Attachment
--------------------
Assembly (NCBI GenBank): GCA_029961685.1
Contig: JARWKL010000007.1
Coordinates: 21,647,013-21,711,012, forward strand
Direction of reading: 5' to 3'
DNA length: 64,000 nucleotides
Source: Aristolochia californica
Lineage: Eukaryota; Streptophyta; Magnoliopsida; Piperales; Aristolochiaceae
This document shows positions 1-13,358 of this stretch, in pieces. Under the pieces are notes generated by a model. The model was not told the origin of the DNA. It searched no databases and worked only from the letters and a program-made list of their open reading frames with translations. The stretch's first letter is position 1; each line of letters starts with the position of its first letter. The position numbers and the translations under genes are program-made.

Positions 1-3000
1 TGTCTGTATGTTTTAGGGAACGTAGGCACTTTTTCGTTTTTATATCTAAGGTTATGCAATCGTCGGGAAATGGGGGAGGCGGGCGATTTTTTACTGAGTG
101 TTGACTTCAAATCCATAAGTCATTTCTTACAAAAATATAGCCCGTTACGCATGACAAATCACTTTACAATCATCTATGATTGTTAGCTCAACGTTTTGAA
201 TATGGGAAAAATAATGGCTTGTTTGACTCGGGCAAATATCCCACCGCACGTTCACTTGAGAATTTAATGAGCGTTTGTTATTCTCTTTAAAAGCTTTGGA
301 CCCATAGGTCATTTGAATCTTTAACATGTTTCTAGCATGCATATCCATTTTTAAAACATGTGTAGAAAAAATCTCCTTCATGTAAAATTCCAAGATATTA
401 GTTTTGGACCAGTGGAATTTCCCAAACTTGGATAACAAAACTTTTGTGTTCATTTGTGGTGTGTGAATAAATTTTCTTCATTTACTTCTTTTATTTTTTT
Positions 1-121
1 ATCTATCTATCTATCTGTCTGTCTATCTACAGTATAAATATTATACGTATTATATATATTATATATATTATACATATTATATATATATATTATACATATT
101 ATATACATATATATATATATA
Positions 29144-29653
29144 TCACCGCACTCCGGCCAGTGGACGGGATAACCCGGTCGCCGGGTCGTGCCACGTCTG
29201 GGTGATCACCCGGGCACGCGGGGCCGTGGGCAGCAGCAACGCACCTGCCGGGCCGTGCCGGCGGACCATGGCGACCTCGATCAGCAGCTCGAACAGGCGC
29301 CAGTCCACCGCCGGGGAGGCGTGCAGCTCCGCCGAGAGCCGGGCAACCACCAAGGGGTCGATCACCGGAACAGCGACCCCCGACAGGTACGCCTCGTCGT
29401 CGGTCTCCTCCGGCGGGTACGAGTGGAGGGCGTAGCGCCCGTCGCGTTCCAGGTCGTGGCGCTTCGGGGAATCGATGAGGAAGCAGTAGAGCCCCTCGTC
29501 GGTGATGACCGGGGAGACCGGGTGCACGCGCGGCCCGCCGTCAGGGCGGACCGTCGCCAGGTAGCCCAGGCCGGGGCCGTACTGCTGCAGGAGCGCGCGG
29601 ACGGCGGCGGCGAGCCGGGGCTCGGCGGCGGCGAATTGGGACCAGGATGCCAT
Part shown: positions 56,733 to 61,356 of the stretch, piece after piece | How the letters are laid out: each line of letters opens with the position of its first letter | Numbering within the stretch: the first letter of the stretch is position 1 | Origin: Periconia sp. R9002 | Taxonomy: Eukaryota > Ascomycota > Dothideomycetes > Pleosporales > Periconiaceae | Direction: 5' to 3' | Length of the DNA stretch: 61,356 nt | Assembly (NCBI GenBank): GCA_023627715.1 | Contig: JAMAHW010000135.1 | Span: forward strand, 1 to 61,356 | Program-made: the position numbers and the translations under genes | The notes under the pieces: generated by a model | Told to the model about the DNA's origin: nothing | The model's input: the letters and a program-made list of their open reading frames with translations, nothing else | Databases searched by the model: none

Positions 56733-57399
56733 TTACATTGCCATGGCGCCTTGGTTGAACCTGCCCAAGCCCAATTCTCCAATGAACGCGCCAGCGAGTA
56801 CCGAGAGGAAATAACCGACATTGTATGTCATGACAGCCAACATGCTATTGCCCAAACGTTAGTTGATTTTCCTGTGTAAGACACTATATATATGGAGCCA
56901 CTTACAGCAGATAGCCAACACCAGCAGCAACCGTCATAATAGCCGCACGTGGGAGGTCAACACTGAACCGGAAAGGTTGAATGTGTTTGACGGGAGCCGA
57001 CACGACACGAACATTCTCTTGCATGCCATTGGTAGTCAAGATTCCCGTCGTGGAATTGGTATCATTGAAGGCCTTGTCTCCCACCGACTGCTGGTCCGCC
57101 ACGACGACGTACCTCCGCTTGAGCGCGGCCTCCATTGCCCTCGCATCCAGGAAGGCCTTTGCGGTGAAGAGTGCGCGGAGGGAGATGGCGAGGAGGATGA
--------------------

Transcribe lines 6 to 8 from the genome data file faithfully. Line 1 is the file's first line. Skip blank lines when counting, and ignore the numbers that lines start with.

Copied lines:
Source: Aristolochia californica
Lineage: Eukaryota; Streptophyta; Magnoliopsida; Piperales; Aristolochiaceae
This document shows positions 1-13,358 of this stretch, in pieces. Under the pieces are notes generated by a model. The model was not told the origin of the DNA. It searched no databases and worked only from the letters and a program-made list of their open reading frames with translations. The stretch's first letter is position 1; each line of letters starts with the position of its first letter. The position numbers and the translations under genes are program-made.